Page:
“Solar power works now. It’s not 10 years from now. It’s not five years from now. It’s now,” said Scott McIntyre, CEO of Solar Energy Management in Tampa, which just completed a $2.6 million solar project expected to pay for itself in about six years. “We just need the state to get out of its way and allow solar power to grow.”
In November, the state’s Public Service Commission voted to end the state’s solar rebate program at the end of 2015 and to slash energy efficiency goals by 90 percent. That vote came at the requests of the utility companies, which argued the rebates and goals were not cost effective. In December 2014, the commission gave Florida Power & Light permission to collect $191 million from customers and use the money to enter the controversial fracking industry with a natural gas venture in Oklahoma.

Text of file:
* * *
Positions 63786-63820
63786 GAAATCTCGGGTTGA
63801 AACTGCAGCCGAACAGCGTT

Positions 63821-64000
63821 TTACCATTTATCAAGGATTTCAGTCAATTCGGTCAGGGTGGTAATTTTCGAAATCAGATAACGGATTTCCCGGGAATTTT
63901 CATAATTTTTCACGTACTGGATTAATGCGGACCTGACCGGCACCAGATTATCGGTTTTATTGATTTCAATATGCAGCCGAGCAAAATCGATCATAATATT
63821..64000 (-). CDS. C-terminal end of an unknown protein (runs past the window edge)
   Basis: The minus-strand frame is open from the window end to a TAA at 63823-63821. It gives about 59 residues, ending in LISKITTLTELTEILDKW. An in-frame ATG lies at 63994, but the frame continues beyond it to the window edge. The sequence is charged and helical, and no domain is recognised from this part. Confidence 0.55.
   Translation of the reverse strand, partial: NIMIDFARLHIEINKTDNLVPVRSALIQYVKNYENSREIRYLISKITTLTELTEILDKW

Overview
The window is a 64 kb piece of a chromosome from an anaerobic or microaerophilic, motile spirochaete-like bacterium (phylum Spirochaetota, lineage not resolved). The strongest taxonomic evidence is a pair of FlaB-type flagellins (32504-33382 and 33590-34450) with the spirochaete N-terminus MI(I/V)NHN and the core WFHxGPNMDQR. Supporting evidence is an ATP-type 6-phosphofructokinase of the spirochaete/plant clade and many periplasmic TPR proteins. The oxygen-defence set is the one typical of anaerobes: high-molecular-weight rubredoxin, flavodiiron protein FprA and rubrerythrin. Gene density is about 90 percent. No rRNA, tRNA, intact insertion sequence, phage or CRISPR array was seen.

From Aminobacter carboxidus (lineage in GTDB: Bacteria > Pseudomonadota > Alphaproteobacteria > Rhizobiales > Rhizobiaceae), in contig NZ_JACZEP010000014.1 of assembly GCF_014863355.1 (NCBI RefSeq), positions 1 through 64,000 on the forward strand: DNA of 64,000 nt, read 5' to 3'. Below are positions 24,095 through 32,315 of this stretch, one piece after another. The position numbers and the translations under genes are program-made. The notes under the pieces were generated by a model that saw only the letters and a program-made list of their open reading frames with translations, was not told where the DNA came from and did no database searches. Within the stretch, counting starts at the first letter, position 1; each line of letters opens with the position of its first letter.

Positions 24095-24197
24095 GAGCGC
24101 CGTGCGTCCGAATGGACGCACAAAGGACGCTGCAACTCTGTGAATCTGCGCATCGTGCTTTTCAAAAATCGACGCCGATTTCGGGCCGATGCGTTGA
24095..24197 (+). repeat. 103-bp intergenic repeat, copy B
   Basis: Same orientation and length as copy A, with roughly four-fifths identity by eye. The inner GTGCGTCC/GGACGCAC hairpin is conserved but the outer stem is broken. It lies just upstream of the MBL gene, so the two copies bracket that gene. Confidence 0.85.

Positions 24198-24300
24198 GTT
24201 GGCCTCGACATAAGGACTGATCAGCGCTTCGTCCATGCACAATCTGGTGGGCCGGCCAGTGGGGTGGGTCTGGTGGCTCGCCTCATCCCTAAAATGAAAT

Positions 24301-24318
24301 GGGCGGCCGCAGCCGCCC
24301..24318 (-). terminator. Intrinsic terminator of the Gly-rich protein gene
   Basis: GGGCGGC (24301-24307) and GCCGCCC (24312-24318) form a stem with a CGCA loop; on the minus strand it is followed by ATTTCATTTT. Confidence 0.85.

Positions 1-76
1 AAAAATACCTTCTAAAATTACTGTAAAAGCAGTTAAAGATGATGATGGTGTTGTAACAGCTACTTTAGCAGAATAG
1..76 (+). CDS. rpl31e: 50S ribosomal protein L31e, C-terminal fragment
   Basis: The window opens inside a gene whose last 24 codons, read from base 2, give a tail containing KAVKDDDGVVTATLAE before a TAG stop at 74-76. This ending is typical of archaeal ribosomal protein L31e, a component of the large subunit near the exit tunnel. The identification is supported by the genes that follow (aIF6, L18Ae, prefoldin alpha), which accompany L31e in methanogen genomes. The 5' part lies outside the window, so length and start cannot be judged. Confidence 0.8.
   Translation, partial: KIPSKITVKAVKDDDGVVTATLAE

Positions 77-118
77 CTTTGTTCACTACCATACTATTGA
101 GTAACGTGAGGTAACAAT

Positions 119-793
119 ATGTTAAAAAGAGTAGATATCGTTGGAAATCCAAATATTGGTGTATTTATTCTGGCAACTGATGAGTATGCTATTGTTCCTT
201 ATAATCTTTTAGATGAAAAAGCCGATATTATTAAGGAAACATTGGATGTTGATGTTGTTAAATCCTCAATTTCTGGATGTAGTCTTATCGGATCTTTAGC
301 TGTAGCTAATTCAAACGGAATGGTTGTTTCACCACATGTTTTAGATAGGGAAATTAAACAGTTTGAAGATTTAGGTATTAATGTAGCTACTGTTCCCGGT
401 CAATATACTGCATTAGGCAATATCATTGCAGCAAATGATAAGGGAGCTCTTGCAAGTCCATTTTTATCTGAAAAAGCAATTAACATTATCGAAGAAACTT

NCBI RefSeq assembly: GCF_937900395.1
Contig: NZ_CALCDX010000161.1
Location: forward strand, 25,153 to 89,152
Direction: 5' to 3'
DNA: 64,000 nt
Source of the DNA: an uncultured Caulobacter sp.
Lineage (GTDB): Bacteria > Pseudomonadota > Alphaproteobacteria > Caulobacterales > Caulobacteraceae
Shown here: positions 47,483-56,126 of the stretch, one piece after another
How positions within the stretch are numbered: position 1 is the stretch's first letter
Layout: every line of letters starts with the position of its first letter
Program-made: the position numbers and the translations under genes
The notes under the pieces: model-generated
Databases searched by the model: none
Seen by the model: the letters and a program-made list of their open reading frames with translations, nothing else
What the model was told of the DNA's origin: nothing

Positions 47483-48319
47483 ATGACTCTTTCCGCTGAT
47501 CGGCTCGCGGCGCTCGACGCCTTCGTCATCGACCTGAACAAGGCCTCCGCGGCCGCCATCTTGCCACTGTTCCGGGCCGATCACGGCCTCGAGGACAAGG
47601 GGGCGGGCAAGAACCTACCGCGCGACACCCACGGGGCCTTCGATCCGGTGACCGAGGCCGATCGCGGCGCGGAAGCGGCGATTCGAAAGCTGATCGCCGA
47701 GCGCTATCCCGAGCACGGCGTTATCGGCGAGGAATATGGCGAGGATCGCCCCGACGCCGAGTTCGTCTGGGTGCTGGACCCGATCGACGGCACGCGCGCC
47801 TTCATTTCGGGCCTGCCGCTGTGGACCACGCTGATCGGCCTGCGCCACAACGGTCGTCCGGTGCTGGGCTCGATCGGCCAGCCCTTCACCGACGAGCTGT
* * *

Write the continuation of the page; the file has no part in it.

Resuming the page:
The Public Service Commission has hampered the solar industry in Florida by setting the rate that utilities buy excess power produced by rooftop solar systems among the lowest in the country. The Public Service Commission has also been under fire for being too cozy with utilities. In September, Scott appointed Patronis, the former state representative and a Panama City restaurateur, to the Public Service Commission. While in the Legislature, Patronis accepted $5,200 from power companies and filed a bill to weaken carbon pollution limits on power plants. Since 2009, Patronis has been listed as the state chair of ALEC.
Commission spokeswoman Bev DeMello said nobody from her office, and none of the commissioners, would respond to questions because the commission “currently has open dockets concerning issues you want to discuss.”